Cameron Crowe Says He Hid Nirvana’s “You Know You’re Right” In Vanilla Sky A Year Before It Was Released

Cameron Crowe Says He Hid Nirvana’s “You Know You’re Right” In Vanilla Sky A Year Before It Was Released

Cameron Crowe’s 2001 thriller Vanilla Sky has a reputation for being…divisive. (Incoherent, some might say.) It also turned to be weirdly prescient. In its opening scene, Radiohead’s “Everything In Its Right Place” plays soon before Tom Cruise finds himself in an empty Times Square — a sight that is unfortunately familiar now due to the pandemic. Cruise also wears a mask in the film. And in a new quarantine interview with Vulture, Crowe talks about some of the hidden Easter eggs in the movie.

The big one is this: Vanilla Sky sort of features Nirvana’s “You Know You’re Right,” illegally, a year before it was released. Cameron Crowe explains:

This is a good thing. I don’t think this has ever come out before: I did a lot of subliminal music cues, and in the scene where Cruise has his freakout and he’s come from [Sofia/Julianna’s] murder, and he’s coming down those winding stairs to Todd Rundgren, there are bits of studio chatter of Brian Wilson freaking out while he’s trying to make “Heroes and Villains,” mixed in with what was then the only unreleased Nirvana song, “You Know You’re Right.” We couldn’t credit it in the movie and it was actually illegal, but Courtney Love gave it to us. She said, “This is the only Nirvana song that’s never been released. Hide it in your movie somewhere.”

Of course, Cameron Crowe is a big music guy — Hello, Almost Famous! Hi, Roadies! — and there’s a lot of other music in the movie, much of it significantly less subliminal. “The music for Vanilla Sky, I’m really proud of,” Crowe says. The final scene had a live version of Sigur Rós’ “Untitled 4,” aka “Njósnavélin,” a year before ( ) came out. And of course, there’s the Radiohead scene at the beginning.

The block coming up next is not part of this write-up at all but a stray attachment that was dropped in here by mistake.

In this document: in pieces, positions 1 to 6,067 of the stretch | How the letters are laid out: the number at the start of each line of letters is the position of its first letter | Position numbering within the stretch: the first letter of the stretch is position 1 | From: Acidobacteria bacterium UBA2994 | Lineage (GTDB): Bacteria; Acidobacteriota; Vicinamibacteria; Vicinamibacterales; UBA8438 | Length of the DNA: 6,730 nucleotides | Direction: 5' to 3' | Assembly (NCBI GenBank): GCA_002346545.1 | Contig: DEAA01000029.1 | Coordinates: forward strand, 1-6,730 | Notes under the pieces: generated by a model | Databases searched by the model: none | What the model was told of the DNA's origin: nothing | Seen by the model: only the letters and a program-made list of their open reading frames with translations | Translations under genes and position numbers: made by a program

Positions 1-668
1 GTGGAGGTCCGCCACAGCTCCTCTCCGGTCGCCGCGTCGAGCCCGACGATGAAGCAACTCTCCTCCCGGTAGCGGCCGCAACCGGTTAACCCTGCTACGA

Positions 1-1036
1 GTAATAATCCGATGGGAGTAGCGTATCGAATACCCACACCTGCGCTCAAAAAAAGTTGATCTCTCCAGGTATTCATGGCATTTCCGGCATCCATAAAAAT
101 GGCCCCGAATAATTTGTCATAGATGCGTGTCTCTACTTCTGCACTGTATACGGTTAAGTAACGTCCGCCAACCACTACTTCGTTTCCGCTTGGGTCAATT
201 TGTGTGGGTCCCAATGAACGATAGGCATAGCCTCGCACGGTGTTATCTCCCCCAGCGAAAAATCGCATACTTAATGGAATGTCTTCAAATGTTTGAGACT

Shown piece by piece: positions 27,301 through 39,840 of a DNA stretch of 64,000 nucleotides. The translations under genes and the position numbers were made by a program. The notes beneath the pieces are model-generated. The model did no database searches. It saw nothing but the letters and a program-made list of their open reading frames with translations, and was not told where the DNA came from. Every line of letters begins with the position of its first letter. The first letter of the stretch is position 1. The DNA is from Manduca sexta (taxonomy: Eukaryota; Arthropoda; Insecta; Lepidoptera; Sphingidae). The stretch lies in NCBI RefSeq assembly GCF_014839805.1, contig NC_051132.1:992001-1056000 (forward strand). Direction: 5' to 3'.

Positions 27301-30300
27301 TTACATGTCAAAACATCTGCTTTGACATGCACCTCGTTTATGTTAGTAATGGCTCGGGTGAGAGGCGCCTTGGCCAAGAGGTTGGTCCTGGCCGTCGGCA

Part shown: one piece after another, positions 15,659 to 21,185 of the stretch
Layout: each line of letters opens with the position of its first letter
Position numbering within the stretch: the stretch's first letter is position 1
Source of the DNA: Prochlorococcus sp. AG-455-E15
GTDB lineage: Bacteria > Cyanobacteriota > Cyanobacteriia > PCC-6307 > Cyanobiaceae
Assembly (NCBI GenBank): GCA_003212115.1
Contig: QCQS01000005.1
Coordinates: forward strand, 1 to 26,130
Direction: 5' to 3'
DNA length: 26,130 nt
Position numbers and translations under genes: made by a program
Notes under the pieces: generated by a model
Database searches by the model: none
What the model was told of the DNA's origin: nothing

“[When we were filming], everybody was into Radiohead, and they let us have ‘Everything in Its Right Place,’ which we’d been listening to a lot making it, and at that point, it was kind of jolly,” Crowe explains. “But when you watch the movie with that song in it, it just gets under your skin. A big part of people who discover the movie — it stays with them, in large part I think, because of the music. And the performances. And the opening, which I hear about more and more over time.”

Crowe talks more about how they shot the opening scene in Times Square. And there’s this funny bit: “I remember getting a cab, and the driver says to me, ‘You know, they emptied out Times Square for Tom Cruise.’ I was like, ‘Really?’ And he said, ‘Only one other person they’d do that for. Billy Joel!’ So I always thought, if I ever meet Billy Joel, I’d say, ‘I think you got Times Square if you want it.'”

And in case you were wondering if Bob Dylan saw Vanilla Sky…he did. Crowe recalls:

I was writing something with Penélope Cruz in mind after we’d made Vanilla Sky, and I went to go see her on the set of her movie, Masked And Anonymous, with Bob Dylan. Somebody introduced me to him, though I’d interviewed him once. I was nervous, but he had this big grin. He said, “You did that movie Vanilla Sky, didn’t you?” And I said, “Yeah, I did,” knowing that I had his music and the cover of The Freewheelin’ Bob Dylan meticulously recreated in the film with Tom and Penélope. And he said, “I saw your movie in Times Square, and I was watching it, and I was thinking, ‘I’ve been here before.’ And then I realized, I was! I was there before.” I was like, “Okay, I can check the box of Vanilla Sky right now. Bob Dylan took the Vanilla Sky ride and recognized himself. In a way, that was the dream. That everybody would take a little ride with that movie.

Read the full interview here.

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